Here’s an updated version of my Tressy drawing. I made one leg a bit shorter than the other to make it look as if she’s walking along.
And here’s her daughter Sindy, as far as I’ve got with her (no colours yet).
Walking home from work in the dark last night, about half-past seven, I came across a short stumpy individual in a puffy anorak, next to the gateway into the field behind the primary school. He was holding onto the fence with both hands.
“Can you help me?” he said. “I’m stuck.”
“Yeah. I came here, and then I got… sort of… stuck.”
“You mean you’re lost?”
“Yeah. Thass it. I came here, and then I got stuck.”
“Well, I’m going across this field to the estate on the other side. You know, Quaker Drive and Quaker Lane. You can follow me along the path if you like.”
“Yeah. Thanks mate. That’d be brilliant. Thanks mate. I really mean that. You’re a life saver. Thanks mate.”
So I set off along the path and he came stumbling along after me, keeping up a constant stream of drunken gratitude. “Thanks mate. I really, really appreciate it. I really mean that. Thanks a lot mate. I mean really thanks a lot. Sorry to go on about it, but really, thanks a lot mate.” At the gateway on the other side of the field he got himself hooked on a bramble – “Fucking hell! Scuse my French, mate,” but then he seemed to know where he was.
“Do you know how to find your way from here?”
“Yeah, course I do. I turn right through here, and then once I’m home, I’m home, aren’t I? Thanks mate. I really appreciate it,” he said, stumbling off the pavement into the main road rather alarmingly, as there was traffic coming, but then stumbling back on again. “Where do you live, mate?”
I was a bit worried, for a moment, that he was going to want to come home with me. “On the Goudhurst Road.”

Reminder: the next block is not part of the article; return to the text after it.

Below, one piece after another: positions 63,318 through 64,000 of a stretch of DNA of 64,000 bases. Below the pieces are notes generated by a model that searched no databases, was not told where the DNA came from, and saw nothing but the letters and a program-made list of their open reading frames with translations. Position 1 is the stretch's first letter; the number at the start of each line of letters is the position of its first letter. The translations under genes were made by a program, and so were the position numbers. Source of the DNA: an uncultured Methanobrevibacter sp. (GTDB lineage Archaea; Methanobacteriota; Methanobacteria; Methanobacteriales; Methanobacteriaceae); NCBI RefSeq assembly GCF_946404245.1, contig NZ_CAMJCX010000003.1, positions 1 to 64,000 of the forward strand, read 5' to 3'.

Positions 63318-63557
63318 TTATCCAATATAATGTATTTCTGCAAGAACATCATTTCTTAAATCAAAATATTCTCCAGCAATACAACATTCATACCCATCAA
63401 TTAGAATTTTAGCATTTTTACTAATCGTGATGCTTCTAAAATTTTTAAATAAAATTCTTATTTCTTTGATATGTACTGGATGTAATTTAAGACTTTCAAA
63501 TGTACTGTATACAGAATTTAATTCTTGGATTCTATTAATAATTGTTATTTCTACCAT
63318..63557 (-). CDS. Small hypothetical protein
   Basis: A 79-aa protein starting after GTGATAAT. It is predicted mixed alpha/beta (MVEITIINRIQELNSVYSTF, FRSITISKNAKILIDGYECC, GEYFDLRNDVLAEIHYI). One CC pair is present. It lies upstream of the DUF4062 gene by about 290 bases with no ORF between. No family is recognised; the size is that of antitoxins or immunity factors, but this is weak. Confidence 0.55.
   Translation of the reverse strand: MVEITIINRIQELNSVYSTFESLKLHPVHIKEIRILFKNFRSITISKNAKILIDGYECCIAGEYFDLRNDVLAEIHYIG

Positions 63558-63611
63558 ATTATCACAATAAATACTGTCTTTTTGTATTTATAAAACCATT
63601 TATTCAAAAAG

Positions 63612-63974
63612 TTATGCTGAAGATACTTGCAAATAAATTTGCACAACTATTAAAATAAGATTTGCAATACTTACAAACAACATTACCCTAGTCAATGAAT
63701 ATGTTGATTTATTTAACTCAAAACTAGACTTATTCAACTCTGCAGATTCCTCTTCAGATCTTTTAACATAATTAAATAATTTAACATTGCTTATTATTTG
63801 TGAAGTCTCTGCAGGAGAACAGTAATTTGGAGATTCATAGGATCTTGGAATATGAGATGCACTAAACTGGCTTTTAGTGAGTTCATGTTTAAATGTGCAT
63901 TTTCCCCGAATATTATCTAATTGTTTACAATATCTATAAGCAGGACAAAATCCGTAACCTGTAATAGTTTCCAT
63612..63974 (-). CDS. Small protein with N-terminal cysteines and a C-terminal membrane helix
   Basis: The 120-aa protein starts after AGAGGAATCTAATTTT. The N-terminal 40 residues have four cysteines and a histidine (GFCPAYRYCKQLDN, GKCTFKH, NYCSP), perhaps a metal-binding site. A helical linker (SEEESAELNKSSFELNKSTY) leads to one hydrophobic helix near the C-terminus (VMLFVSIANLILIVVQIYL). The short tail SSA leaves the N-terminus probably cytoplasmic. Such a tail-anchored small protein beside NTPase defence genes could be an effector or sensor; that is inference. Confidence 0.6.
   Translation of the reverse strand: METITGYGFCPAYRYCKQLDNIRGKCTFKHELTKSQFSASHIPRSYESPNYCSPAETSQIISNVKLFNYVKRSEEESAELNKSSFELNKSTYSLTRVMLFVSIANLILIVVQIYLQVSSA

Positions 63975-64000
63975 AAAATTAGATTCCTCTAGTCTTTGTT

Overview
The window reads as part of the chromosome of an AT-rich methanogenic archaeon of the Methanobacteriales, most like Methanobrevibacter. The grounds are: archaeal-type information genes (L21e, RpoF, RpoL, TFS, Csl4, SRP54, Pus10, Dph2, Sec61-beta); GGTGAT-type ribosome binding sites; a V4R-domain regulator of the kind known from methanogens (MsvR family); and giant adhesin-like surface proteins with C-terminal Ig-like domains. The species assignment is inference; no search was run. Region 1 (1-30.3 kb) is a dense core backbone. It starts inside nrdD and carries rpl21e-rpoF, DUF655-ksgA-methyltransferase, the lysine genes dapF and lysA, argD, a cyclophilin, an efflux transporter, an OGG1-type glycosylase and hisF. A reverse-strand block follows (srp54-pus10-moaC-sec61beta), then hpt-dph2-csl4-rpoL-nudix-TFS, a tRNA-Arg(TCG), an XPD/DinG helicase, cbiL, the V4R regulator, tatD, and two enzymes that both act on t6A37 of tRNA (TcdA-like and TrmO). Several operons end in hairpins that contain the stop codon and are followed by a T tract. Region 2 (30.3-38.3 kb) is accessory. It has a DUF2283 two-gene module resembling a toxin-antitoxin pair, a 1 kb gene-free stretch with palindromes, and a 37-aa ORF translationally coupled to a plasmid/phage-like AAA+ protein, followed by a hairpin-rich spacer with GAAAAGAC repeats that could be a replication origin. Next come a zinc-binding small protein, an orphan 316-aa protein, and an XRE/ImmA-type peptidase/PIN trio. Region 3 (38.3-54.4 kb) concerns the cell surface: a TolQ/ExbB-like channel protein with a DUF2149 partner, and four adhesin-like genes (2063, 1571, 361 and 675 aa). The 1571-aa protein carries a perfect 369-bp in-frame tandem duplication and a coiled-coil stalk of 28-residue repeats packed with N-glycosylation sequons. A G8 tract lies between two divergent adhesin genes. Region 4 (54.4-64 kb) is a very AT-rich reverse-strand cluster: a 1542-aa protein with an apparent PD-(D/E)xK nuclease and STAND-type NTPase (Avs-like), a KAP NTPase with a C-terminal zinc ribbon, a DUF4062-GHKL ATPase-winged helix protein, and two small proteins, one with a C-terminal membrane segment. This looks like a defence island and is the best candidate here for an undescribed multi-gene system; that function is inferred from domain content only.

He was horrified. “On the Goudhurst Road! Fucking hell! Excuse my French, mate.” Then he lurched onto the footpath on our right, and staggered out of view.
I keep thinking it’s Christmas Eve.
Most of my work now (this post, for example) is done on a Linux computer with Ubuntu on it. I’ve got another computer on my desk with Windows 7 on it, however, and every now and then I have to take it out of mothballs, usually because I want to use Flash, which won’t run on Linux. I’ve been doing that this afternoon to make a drawing of an office interior – I like using Flash for vector drawings. I could use Inkscape on the Linux computer instead, but I’ve never quite felt completely comfortable with Inkscape.
The other thing I’ve been doing is making blinis. Well, I’ve only got as far as making the batter so far, and I did that wrong because it’s been a while since I’ve made them, so I misread the recipe and put 2lb of flour in the bowl instead of half a pound. We normally have blinis with sour cream and smoked salmon on them on Christmas Eve. That’s part of the reason why I keep thinking it’s Christmas Eve today.
The other thing I’ve done today is install this blog. Immediately ran into the problem that it wants me to use an app called ‘Clef’ to log in, which requires me to have a mobile phone that can run apps, which I haven’t got. Bloody technology. Never mind, it doesn’t seem to be compulsory.
Just uploaded the December batch of Dr Hairy’s Research Summaries – here’s the list of articles summarised this month:
Discontinuing drug treatments
Will Tamiflu recommendations change this winter?
Identification, assessment, and management of overweight and obesity: summary of updated NICE guidance
Fat doctors are patients too
Safeguarding children: a challenge to doctors
Antibiotic treatment failure in primary care
Diagnosing and managing acute heart failure in adults: summary of NICE guidance
Thinking about the burden of treatment
Quality in primary care
Self harm in young people
Role of fear in overdiagnosis and overtreatment—an essay by Iona Heath